The red sandstone marvel- Agra Fort or Red Fort of India.

While Taj Mahal looms large across Agra, another amazingly magnificent but less known monument is the Agra Fort or Red Fort. While it doesn’t have a romantic story like the Taj, the Red Fort or Agra Fort plays a prominent role in Indian history. Made out of red sandstone, the Red fort of Agra includes several palaces such as Jahangir’s Palace, Khas Mahal, two mosques and Diwan-i- Khas, an audience hall. On a humid Agra evening, we visited the fort amidst thousands of people.

 

The magnificence of the fort lies in its history. Contrary to what I believed that the fort was built by the Mughals when they were in India, the Red Fort existed since the 11th century. It was initially made of brick. The red sandstone for that currently exists was built by the Mughals, particularly Akbar. Akbar the great Mughal ruler realized the advantages of the central location of the fort and made it his capital. The height of the fort allows to monitor any invasions and the walkway entrance of the fort is designed such that it is at a slope. In the event of an invasion, big rock boulders were rolled down the walkway to hurt the enemy army. Shah Jahan, the grandson of Akbar is credited for making the Agra Fort what it is today. History says Shah Jahan was imprisoned at the fort during the end of his life and he died watching the Taj Mahal from the Fort. As we stood in the room where Shah Jahan was imprisoned by his son with a direct view of the Taj, I was taken back to the days I spent studying about this at school. I was no longer a tourist visiting a monument but one among the many children in India who is introduced to the abundance of history that India as a country represents.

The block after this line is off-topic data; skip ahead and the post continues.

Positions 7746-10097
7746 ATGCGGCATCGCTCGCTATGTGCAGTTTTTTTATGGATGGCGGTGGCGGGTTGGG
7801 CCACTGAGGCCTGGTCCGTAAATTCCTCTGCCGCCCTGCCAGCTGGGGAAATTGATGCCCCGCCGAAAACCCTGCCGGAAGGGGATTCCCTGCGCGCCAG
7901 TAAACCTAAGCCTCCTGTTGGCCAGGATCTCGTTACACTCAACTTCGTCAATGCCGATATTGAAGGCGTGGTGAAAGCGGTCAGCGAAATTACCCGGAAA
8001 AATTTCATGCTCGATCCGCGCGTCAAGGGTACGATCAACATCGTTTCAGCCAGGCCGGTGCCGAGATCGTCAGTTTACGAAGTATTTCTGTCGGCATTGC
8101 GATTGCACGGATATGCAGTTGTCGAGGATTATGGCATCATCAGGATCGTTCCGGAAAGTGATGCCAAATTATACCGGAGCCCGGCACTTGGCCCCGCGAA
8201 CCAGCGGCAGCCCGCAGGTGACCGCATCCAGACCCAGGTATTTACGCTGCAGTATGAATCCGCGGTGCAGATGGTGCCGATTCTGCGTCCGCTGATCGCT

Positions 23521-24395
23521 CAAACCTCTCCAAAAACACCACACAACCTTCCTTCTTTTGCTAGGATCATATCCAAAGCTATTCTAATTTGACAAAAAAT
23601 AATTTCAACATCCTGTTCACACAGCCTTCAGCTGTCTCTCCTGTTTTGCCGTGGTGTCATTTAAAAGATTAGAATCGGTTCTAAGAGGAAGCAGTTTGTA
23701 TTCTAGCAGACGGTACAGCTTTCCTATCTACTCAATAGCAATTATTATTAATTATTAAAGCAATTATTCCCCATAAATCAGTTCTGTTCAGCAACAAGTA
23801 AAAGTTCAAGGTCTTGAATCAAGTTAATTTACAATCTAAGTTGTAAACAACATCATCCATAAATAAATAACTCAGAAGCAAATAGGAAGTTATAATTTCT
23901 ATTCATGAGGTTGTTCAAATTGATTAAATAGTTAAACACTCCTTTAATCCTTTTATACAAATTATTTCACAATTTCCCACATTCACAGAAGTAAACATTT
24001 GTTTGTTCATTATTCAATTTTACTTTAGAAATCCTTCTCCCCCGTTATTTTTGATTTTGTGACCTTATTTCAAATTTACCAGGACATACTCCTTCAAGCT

As we walked through the exit gates of the Fort, I remembered the scenes from the movie Jodha Akbar that were shot at the Fort. With every foot step, I was in my own way reliving those images and the images I formed in my head as I memorized my history as a teenager. The distance and miles I had traveled to America, having lived here for fifteen years could not erase those lessons I learned as a child of the Akbar and Shah Jahan. In my own little way, visiting Agra Fort and Taj Mahal was my version of disneyland. I was living my fantasy world from my childhood.

 

 

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